« ПредишнаНапред »
portunities of gaining a right insight into the true principles of the Presbyterian party, and he probably saw so much of the selfishness, intolerance, and wickedness of that sect, as to cause him to hold them in abhorrence ever afterwards. The design of his poem was to expose the hypocrisy and wickedness of those who began and carried on the rebellion, under a pretence of promoting religion and godliness, at the same time that they acted against all the precepts of religion and morality; and to show how different the real motives of those who acted the principal parts in the civil war were from their osten
sible motives. | How well he executed this design, the applause of his contemporaries, and the admiration of posterity, amply prove. Hudibras was no sooner published, than it was in the hands of every one at court. Charles II. who was no mean judge of wit and humour was delighted with it, and frequently quoted it in conversation; but, with his usual inattention to his friends, neglected to reward the author. The King's excessive fondness for the poem, and his surprising disregard and neglect of the author, is fully and movingly related by Butler himself, in his poem entitled “ Hudibras at Court,” where he speaks of himself in the following lines:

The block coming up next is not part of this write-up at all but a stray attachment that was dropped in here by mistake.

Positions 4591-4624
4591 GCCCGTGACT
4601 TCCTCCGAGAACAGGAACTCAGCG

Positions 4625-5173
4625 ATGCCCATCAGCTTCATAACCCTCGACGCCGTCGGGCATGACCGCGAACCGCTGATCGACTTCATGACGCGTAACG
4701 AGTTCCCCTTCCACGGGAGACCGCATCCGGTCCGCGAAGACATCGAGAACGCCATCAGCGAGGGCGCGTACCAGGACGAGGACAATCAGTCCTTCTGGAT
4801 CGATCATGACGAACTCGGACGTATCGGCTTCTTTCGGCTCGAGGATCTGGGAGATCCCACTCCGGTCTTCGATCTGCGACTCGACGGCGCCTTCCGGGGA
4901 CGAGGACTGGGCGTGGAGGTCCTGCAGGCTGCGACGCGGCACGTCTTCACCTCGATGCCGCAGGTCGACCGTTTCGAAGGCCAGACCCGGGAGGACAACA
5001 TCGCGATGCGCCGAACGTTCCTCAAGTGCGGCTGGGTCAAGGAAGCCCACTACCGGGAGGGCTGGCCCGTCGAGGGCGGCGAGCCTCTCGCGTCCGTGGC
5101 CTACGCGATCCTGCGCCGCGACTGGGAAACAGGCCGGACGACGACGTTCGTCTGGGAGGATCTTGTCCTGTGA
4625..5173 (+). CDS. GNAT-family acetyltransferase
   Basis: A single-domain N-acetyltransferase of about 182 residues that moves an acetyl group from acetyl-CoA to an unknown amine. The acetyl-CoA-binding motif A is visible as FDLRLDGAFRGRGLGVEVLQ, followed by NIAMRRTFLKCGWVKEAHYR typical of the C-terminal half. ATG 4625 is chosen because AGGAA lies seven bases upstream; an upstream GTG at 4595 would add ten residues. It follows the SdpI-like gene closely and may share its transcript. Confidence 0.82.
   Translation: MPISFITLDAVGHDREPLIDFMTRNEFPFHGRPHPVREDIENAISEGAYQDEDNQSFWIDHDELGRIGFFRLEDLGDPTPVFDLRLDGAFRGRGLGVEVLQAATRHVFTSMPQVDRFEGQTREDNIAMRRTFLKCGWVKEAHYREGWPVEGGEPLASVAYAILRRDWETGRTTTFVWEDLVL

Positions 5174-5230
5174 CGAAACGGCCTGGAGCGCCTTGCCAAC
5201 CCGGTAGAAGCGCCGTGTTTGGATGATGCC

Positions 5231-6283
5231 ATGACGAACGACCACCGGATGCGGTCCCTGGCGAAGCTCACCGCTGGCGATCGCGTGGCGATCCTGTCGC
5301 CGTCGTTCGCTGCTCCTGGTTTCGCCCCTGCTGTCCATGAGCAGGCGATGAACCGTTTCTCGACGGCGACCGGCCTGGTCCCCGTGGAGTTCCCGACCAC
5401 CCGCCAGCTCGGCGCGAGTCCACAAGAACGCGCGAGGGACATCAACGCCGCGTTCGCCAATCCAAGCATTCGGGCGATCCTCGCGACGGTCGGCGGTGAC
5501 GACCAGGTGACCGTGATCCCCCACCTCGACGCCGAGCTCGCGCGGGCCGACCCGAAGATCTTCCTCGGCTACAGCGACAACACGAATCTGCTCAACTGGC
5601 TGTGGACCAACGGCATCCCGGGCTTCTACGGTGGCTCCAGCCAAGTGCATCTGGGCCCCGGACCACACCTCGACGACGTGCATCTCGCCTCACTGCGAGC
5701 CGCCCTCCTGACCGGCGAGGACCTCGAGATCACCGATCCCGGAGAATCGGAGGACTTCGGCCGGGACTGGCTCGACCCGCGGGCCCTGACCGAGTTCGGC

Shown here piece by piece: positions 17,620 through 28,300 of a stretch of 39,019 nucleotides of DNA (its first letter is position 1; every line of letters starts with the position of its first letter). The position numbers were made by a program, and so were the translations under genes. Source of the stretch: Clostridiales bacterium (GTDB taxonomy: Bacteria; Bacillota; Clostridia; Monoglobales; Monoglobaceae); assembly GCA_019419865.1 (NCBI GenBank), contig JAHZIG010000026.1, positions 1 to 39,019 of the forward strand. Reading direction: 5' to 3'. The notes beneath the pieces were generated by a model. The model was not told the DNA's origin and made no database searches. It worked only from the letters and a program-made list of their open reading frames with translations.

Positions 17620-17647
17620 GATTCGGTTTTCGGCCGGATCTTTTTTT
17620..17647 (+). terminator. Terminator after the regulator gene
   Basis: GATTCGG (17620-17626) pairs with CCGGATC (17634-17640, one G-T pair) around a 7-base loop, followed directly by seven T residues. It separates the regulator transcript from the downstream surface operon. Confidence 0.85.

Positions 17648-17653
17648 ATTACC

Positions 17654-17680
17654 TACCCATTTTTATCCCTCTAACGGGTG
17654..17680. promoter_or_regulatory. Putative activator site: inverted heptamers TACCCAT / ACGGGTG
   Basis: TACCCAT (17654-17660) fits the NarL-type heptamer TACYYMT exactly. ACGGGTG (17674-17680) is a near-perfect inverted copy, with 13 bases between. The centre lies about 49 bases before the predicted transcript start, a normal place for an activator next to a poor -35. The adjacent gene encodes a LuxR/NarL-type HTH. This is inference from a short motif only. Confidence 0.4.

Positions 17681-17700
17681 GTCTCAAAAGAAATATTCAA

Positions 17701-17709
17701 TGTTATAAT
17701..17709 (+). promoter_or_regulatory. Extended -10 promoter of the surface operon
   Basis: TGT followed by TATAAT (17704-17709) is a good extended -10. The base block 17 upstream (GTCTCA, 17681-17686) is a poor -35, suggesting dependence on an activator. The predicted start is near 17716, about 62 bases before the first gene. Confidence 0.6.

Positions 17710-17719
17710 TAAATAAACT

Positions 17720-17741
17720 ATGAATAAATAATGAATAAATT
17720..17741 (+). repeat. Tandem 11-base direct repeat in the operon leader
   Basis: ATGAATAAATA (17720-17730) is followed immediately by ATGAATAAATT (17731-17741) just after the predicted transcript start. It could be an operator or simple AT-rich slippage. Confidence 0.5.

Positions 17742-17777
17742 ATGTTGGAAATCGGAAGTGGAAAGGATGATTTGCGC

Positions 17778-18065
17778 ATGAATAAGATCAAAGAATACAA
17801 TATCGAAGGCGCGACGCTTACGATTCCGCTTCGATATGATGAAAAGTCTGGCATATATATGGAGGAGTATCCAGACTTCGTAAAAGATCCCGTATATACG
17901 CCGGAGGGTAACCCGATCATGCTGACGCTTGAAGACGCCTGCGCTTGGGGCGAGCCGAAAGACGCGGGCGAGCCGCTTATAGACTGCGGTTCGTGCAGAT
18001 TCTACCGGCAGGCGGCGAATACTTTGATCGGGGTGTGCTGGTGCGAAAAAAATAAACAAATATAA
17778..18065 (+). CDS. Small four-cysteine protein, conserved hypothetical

“Now you must know, Sir Hudibras
He never eat, nor drank, nor slept